Forrest Gump’s communication style was simple and direct, with nearly universal references to which everybody could relate: mother, food, friendship, and of course, those famous boxes of chocolates. Communication with your international audience should be in a similar fashion to Forrest’s.
Oral comprehension is heavily dependent on the speaker’s international English presentation skills. Keep in mind that everyone comprehends written English better than the spoken form so plenty of easy-to-follow written material is always appreciated.
International audiences will not grasp American historical or sports expressions, or the now antiquated British Imperial Units (which, ironically, only the U.S. continues to use in spite of the rest of the world using the Metric System.) Nor will international audiences quickly grasp long complex-compound sentences, with modifying phrases and digressions, which are frequently used in formal English.
One of the most serious problems in comprehension – both oral and written – is the frequent use of idiomatic expressions in English. Berlitz, the famous international language school, has consistently found from their English language students that the overwhelming majority cite idioms and idiomatic expressions as the most difficult part of English. Part of the problem lies with the fact that for non-native English speakers, it is often difficult to identify an idiomatic expression from standard speech unless they consciously stop and think about it. Make up. (Cosmetics? Invention? Reconciliation? Produce? Compensate for?) Break down. (Broken? Details? Hysteria?) Pick up. (Increase? Grasp? Understand? ) Substituting standard words for these expressions may sometimes sound awkward to the native ear, but remember that the presentation is for the benefit of the non-native ear, and their comprehension will be greatly aided. And isn’t that the point of making a presentation – for the audience to comprehend it?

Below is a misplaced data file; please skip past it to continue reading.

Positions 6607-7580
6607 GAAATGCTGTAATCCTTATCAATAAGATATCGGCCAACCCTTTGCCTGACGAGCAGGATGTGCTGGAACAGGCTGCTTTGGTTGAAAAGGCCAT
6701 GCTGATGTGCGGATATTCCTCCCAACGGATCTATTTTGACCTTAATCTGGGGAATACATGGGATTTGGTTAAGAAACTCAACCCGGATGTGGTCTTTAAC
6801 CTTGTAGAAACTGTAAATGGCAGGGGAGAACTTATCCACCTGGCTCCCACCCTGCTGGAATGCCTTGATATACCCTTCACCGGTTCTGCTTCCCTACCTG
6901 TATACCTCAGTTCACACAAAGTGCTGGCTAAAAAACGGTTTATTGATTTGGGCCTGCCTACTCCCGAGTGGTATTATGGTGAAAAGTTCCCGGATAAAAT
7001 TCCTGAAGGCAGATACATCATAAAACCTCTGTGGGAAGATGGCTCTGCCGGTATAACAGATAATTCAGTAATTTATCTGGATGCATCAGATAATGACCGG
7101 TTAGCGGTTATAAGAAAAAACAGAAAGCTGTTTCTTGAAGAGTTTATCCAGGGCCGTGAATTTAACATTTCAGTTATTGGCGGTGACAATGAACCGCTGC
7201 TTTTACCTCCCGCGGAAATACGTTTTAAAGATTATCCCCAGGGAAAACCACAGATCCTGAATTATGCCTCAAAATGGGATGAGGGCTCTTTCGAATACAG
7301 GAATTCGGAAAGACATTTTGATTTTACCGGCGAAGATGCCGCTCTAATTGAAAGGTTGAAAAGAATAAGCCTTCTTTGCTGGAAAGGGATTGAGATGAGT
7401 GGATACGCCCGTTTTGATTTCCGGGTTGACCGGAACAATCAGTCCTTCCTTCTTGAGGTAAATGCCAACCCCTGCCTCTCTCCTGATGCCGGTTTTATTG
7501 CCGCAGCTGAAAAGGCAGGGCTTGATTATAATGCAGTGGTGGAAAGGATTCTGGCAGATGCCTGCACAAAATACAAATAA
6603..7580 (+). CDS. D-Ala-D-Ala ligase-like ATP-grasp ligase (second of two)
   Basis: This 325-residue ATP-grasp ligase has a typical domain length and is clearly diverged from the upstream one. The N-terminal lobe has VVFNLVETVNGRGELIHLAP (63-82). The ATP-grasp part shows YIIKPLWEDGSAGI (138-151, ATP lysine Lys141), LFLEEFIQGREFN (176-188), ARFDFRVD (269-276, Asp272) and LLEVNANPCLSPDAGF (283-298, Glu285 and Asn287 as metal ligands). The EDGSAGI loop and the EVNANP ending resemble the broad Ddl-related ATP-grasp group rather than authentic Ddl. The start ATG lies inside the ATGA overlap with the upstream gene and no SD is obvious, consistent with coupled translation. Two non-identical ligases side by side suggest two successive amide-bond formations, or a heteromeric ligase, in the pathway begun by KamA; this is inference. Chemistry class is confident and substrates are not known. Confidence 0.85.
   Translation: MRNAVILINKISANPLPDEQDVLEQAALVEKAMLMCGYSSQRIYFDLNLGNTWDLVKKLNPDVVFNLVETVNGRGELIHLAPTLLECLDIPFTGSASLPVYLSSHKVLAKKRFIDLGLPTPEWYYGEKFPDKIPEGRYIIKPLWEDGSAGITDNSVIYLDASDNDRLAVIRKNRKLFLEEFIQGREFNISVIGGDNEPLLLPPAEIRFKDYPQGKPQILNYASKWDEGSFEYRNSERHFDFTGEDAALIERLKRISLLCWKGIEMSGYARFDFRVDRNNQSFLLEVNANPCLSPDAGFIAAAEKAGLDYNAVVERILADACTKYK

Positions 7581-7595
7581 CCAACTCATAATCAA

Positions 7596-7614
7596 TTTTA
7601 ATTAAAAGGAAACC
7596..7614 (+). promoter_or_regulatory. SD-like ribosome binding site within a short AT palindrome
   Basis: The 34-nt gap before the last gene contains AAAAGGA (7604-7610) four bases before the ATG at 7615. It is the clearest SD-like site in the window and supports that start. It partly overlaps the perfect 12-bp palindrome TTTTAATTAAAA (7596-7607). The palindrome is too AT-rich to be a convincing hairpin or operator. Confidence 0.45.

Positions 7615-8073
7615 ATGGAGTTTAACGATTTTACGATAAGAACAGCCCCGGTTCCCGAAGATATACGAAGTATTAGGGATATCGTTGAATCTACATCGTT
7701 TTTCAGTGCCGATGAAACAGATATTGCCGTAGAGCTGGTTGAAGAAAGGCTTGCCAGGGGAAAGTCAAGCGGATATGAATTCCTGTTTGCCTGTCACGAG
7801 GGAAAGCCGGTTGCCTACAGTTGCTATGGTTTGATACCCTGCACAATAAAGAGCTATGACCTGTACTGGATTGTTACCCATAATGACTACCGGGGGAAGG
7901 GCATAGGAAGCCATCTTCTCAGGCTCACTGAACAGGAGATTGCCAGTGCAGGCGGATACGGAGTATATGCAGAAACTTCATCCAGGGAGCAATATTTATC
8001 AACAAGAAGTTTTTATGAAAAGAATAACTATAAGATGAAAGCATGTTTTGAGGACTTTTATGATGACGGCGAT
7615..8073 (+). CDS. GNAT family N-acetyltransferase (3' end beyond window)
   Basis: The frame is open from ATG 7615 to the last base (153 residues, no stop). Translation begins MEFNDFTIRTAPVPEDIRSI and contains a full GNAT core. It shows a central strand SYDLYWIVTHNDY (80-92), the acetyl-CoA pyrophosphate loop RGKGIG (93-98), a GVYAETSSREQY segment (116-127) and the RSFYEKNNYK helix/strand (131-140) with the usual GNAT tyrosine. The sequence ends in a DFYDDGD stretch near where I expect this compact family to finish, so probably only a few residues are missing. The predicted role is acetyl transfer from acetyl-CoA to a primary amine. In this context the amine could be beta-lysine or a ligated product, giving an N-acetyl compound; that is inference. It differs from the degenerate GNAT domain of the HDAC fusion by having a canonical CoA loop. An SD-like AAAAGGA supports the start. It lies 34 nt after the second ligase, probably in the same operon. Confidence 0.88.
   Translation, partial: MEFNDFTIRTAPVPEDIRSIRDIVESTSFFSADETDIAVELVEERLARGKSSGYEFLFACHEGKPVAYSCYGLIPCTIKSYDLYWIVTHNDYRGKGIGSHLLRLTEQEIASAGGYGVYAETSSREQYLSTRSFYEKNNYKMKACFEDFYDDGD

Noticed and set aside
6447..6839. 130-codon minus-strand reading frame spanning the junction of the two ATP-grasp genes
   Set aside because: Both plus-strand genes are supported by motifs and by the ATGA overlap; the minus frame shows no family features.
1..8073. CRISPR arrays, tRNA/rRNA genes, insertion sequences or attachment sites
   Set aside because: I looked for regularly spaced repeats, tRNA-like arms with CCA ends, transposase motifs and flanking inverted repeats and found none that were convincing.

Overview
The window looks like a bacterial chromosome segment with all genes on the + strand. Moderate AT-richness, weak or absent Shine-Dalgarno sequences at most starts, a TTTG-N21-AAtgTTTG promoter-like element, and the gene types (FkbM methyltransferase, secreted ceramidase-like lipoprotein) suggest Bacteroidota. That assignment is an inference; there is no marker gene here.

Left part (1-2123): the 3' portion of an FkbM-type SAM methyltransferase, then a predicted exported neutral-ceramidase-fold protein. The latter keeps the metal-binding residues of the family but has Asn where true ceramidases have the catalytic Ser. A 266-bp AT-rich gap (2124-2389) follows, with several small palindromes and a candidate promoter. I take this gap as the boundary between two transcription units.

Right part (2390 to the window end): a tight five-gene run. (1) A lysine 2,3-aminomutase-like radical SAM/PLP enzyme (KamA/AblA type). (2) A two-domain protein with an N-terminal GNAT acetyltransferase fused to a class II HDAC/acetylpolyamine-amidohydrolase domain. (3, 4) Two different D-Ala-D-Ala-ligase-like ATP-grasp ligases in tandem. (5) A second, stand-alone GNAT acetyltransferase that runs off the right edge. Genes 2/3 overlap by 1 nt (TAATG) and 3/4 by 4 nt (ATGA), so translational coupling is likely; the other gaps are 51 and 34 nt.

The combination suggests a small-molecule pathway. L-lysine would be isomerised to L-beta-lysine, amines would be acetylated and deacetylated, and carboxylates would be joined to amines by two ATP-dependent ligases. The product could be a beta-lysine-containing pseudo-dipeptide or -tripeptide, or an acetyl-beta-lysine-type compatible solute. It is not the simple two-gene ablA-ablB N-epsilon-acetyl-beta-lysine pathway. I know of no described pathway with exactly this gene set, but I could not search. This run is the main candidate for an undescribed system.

Bottom line, keep the “Forrest Gump” rule in mind when presenting and talking: speak slowly, deliberately, simply and to the point. In your own presentations and conversations, if you’re doing this and thinking to yourself, “I must sound like a ‘Forrest Gump’ or something! My colleagues must think I didn’t graduate high school…” Fantastic! Then you’re doing fine and are well on your way to successfully communicating with an international audience. That success will be measured by their correct comprehension of your message and fewer misunderstandings in your dealings with them.
In future columns, we will examine aspects of using international English: that is, the proper usage of the English language for maximizing effectiveness of communication with non-native speakers.
To be revisited…